For a first album (or any album in general), Gibberish rocks! Out since May of 2018, Gibberish is the first album of Flagman. The three-piece includes Cody Singleton (guitar/backup vocals), Grand Freeman (drums), Sam Stewart (bass and lead vocals). Cody and Sam have been writing together since August 2015, and the band has been playing live since the summer of 2016.
Since Flagman is about to go into the studio for their second album, we may as well enjoy the first while we wait!
As a whole, Gibberish is an extremely professional, well-recorded first album. If I had not known it was a debut, I wouldn’t have been able to guess. I am thoroughly impressed with this record, and if you don’t listen to it, you’re definitely missing out!
The first track of the album, “Headache Talking,” is like the powerful thrust of a rocketship lifting off to space. It leaves no room for gentle introductions; we’re all-in right away. The driving drum lines work to effectively drive the guitar and basslines forward underneath strapping vocals.
“All the Way” continues with the momentum generated by “Headache Talking.” The lyrics have a wonderful rhythm to them that goes well with the instrumental lines, particularly the lines,”We’re just too tired to wait ’till the show…/Nobody questions us while we are young.” Somehow, there is still plenty of room for the lyrics to shine despite the fact that the rest of the parts are so fleshed out. “All the Way” is the perfect example of balance between instrumental and vocal parts.
“Naked in the Kitchen” starts with a wonderful warbling instrumental line that is echoed as a motif throughout the track. The basslines in particular are incredibly impressive with a Les Claypool-inspired style that definitely isn’t easy to pull off. Fans of Primus will love the flair of this piece in the basslines and otherwise.
The third song, “Toilet Town,” gave me Red Hot Chili Peppers and Bring Me the Horizon vibes in the best way, but it was still distinctive as Flagman. The rhythms and riffs sounded like they were precisely put in the perfect spots, not a note out of place. The vocals are just enough to allow the instrumentals to shine, while also taking a moment of glory for the singer. The driving instrumental lines in particular were what attracted me to this track as they swept me up and pushed me through the song to a gorgeously simple yet effective bass/guitar solo section. “Toilet Town” definitely plays to Flagman’s strengths of soloing, steadfast drum/basslines, and the right amount of vocals.
“Toilet Town” leaves off in a perfect place for “Blockhead” to come in. The vocals come into play in the forefront of “Blockhead’s” primary rhythms, creating their own staccato attitude for the song to follow as it continues. Lyrics like “Understand the world won’t listen/Trust in me but I’m no different” drive the track, making it truly something special, much like the other songs on Gibberish. If you asked me to pick a favorite, it would be hard, but “Blockhead” would certainly be in the running.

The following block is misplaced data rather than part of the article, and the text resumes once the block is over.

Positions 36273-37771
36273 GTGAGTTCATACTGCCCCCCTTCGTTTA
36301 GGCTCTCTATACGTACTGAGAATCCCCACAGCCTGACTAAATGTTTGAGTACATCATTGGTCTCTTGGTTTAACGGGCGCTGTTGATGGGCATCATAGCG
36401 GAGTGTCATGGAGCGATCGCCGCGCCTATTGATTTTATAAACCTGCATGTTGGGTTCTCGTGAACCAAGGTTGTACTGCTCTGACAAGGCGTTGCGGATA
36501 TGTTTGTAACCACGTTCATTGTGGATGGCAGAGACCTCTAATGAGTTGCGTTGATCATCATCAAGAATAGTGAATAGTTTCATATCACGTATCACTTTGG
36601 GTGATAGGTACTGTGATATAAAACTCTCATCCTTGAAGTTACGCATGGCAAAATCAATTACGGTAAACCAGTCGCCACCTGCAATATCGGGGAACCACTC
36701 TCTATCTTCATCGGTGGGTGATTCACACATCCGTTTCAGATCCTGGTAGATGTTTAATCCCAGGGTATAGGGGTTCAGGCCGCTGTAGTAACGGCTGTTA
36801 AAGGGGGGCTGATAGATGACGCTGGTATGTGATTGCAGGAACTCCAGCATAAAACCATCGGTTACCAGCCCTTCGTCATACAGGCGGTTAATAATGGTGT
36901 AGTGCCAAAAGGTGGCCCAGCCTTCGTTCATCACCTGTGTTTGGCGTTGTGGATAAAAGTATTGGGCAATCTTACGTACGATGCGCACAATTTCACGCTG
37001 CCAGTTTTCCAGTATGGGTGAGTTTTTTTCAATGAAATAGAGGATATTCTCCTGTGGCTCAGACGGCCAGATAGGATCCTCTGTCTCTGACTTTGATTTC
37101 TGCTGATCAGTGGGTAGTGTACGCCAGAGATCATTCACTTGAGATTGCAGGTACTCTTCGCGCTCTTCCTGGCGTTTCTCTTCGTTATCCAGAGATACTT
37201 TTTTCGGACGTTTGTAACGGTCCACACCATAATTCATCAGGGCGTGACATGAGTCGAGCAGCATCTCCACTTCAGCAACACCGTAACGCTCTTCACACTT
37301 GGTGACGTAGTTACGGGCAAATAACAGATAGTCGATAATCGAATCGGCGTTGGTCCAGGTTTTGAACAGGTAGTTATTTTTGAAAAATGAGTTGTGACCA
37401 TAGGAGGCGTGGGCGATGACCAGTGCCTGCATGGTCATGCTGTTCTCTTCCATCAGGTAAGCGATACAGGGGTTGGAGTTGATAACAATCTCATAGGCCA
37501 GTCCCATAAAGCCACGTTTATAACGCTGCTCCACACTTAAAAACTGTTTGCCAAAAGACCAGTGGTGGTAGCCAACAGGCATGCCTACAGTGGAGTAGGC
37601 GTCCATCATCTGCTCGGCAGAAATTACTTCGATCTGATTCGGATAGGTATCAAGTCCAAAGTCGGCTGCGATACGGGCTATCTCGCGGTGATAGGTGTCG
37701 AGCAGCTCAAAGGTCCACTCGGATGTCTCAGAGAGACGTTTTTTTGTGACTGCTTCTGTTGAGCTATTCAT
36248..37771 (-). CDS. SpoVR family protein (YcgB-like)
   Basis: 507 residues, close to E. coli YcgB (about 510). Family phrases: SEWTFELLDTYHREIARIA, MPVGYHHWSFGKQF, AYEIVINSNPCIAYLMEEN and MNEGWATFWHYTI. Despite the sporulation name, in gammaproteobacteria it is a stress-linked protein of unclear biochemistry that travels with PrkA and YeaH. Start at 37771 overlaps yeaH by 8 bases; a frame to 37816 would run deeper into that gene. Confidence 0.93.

The next track, “Fall,” continues the themes and sounds of Flagman’s other tracks, but slows the hard-driven instrumentals down a bit to really accentuate the vocals and individual parts. At this point in the album, the tempo change and slight alterations to common themes are the perfect ways to keep an audience fresh and interested.
“Jealousy” is also a bit different from the other songs on Gibberish. While this is my least favorite track of the album, it’s still pretty great in a Green Day sort of way. The vocals are more pop-punk than a lot of the other tracks and there is a lot more space in this track as compared to denser songs such as “Toilet Town” and “Naked in the Kitchen.” I could see this track being fun live because of the energy behind each part.
The eighth track of Gibberish was”Waiting. ” Much like “Naked in the Kitchen,” I got some Les Claypool feels from the bassline, although not as much from the rest of this track in particular. That being said, I did love what they did with it. There was more space than in many of the other tracks, but in a tasteful way. The lyrics and melodies were incredibly catchy with just the right amount of rub.
“Melt” also reaffirmed my theory about the bassist’s Les Claypool influence (I’d love to know if I’m right!). Besides the awesome bassline, the rest of the song was very driven and aggressive with many dissonant tones and complex melodies to keep me interested in the track. Although it was one of the longest at four minutes and fifty-seven seconds, I didn’t get bored once.
The final track of Gibberish is “She Crawls.” Beginning with a quiet bassline that is soon accompanied by a singing guitar part, this song is a great ending to a great album. It’s quieter than most of the other tracks for a large portion of the song, allowing us to reflect, but then Flagman turns it up again in a similar style to “Jealousy.” By incorporating a little element from each of the previous tracks, we get the perfect amount of closure from “She Crawls.”
Keep a lookout for Flagman’s music in future posts from me…maybe even on my top 10 of 2019 list!
Flagman hopes to go on a small East Coast tour later this year. Keep a lookout for them to see some awesome live music.
3 Replies to “Review: Gibberish by Flagman”